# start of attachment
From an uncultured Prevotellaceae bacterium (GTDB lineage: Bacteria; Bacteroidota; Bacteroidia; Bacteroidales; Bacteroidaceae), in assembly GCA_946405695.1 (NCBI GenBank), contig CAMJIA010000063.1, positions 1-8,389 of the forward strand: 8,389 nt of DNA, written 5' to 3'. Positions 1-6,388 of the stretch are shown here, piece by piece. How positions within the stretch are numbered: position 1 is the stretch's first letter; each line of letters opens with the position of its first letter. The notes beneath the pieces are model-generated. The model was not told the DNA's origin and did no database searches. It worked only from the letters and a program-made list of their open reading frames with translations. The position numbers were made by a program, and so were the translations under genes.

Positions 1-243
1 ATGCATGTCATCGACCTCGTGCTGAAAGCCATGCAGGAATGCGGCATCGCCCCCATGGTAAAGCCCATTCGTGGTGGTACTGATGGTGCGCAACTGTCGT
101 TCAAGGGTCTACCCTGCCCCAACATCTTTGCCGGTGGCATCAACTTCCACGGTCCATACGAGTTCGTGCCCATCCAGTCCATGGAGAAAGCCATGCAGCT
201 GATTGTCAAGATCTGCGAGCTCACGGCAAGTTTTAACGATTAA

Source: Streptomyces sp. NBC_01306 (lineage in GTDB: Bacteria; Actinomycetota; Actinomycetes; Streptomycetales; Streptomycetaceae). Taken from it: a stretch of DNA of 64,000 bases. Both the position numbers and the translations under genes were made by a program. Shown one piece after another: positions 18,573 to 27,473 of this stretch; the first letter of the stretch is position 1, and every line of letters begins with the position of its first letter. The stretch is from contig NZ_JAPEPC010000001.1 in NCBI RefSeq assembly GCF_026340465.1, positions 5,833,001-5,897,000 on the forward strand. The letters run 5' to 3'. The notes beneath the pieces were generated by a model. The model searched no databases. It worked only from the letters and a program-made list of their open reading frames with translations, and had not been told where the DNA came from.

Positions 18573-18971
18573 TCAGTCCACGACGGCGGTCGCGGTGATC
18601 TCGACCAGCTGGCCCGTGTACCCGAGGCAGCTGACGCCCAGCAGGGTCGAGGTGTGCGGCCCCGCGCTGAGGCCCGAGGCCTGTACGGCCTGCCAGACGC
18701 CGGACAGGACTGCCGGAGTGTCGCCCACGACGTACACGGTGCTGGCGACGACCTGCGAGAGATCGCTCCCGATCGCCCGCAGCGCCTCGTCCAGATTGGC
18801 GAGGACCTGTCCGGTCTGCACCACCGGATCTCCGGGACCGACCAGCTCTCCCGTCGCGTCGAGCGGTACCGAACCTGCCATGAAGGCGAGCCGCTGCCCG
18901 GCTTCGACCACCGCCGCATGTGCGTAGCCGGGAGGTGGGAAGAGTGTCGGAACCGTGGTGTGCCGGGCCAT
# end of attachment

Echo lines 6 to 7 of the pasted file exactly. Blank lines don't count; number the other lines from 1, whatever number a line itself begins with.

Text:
Source: Streptomyces sp. NBC_01306 (lineage in GTDB: Bacteria; Actinomycetota; Actinomycetes; Streptomycetales; Streptomycetaceae). Taken from it: a stretch of DNA of 64,000 bases. Both the position numbers and the translations under genes were made by a program. Shown one piece after another: positions 18,573 to 27,473 of this stretch; the first letter of the stretch is position 1, and every line of letters begins with the position of its first letter. The stretch is from contig NZ_JAPEPC010000001.1 in NCBI RefSeq assembly GCF_026340465.1, positions 5,833,001-5,897,000 on the forward strand. The letters run 5' to 3'. The notes beneath the pieces were generated by a model. The model searched no databases. It worked only from the letters and a program-made list of their open reading frames with translations, and had not been told where the DNA came from.

Positions 18573-18971